September is the New ‘New Year’ for Parents: There is always something very unrealistic about January and resolutions. After the madness of Christmas, there is an expectation that all bad habits and choices will just stop instantly. The ‘new year, new you’ mantra, however, generally fizzles out within a few weeks and before you know it, you’re back eating too much chocolate! The academic year – from September to June – dictates much of our parenting schedule. We know that, for those months, our daily routines consist of organising childcare arrangements, being chauffeurs and standing on the side-lines of fields, sports halls, dance studios and every other imaginable after-school activity. The start of another academic year is a great opportunity to reflect on yourself and your parenting style and maybe to introduce some new habits that will support both of those things. You have sent your children back to school with shiny new uniforms, nourishing lunches and optimism about the new year ahead of them – now take some time to do those kind of things for yourself.
Reflecting on what we say and what we do is a very personal thing. For some people, it comes naturally. Others have to make the time to consciously look back and think about what they did and if they could have done it differently. Think of an argument with your child, for example. You were tired, they were unreasonable and it ended with you raising your voice and frog-marching them to their room. There are two usual solutions to this common scenario; you can sit your child down, apologise for your reaction and encourage them to reflect on their part in it. Or you can just ignore it, and pretend that it never happened. The time and space you take to reflect on these kind of things determine your parenting style.
Finding time to reflect is a tough call as your head fills with timetables, grocery lists, school fundraisers etc. Non-stop ‘to do’ lists can be very stressful so think about using your time more effectively. A common situation parents find themselves in is the wait while their child is in an activity. Sure, you can stand on the side-line week after week or you can use the hour to pick up some groceries. But what about using that time to create some headspace for yourself? Maybe go out to your car, set your alarm and have a nap or listen to a podcast. Or throw on your runners and go for a brisk walk. You’ll feel refreshed which will benefit both yourself and your child. When you’re more relaxed, the car journey home is less likely to be a list of instructions about dinner, homework and bedtime.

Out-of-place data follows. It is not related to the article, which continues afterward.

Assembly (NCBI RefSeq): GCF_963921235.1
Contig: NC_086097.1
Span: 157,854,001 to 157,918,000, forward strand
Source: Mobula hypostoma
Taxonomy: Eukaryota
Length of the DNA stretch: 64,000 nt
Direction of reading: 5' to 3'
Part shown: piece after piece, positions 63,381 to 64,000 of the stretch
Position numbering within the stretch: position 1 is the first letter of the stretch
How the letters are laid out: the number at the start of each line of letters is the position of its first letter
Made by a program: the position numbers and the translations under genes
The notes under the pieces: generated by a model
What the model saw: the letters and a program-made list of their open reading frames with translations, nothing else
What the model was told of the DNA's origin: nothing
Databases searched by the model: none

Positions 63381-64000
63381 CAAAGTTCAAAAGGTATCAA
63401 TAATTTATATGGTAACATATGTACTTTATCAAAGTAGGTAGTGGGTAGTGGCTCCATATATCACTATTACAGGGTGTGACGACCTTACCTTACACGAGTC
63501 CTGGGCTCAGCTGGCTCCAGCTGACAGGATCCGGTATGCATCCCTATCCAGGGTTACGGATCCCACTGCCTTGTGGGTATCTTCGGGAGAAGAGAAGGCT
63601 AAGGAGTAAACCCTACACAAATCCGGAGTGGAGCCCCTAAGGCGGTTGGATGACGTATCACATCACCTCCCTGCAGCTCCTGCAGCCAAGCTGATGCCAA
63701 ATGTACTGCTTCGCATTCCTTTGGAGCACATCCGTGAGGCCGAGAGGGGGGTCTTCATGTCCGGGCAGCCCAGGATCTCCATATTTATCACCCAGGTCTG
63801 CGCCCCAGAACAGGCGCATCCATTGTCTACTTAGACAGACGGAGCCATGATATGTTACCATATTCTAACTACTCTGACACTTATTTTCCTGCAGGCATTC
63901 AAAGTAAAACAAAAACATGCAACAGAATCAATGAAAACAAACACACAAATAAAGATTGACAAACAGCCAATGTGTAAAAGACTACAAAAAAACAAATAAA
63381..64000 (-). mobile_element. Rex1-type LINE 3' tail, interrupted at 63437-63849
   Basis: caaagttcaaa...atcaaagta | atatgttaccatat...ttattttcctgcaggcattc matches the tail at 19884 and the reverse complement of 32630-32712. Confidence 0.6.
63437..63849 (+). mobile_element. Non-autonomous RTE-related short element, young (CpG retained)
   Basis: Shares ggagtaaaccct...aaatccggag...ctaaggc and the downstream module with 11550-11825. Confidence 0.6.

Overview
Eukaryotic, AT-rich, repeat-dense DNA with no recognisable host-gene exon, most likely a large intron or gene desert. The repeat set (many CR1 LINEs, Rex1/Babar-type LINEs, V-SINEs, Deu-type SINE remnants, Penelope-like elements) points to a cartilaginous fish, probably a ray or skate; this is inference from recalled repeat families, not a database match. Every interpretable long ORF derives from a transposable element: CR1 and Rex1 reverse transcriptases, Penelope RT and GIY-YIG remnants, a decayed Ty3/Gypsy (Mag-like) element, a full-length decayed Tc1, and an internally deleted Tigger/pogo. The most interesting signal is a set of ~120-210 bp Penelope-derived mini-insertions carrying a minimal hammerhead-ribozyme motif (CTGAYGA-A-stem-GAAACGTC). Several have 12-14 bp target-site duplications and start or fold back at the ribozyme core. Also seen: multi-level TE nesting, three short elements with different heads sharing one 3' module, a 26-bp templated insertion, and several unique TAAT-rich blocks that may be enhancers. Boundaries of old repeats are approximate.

Another key to looking after yourself is to keep an eye on your own nutrition. How many of us sneak the treats when our children aren’t looking, because we spend so much time explaining the importance of healthy choices to them? A great rule to follow is that if you wouldn’t give it to your toddler to eat, you shouldn’t be eating it yourself. When you’re packing your child’s healthy lunch box, pack your own. Small changes will make a big difference to your energy and reserves. So, head into the new academic year with renewed focus and energy and you’ll be surprised at how parenting becomes a little easier.
This article was contributed by a member of Parenting Limerick. Parenting Limerick is a network of parenting and family support organisations.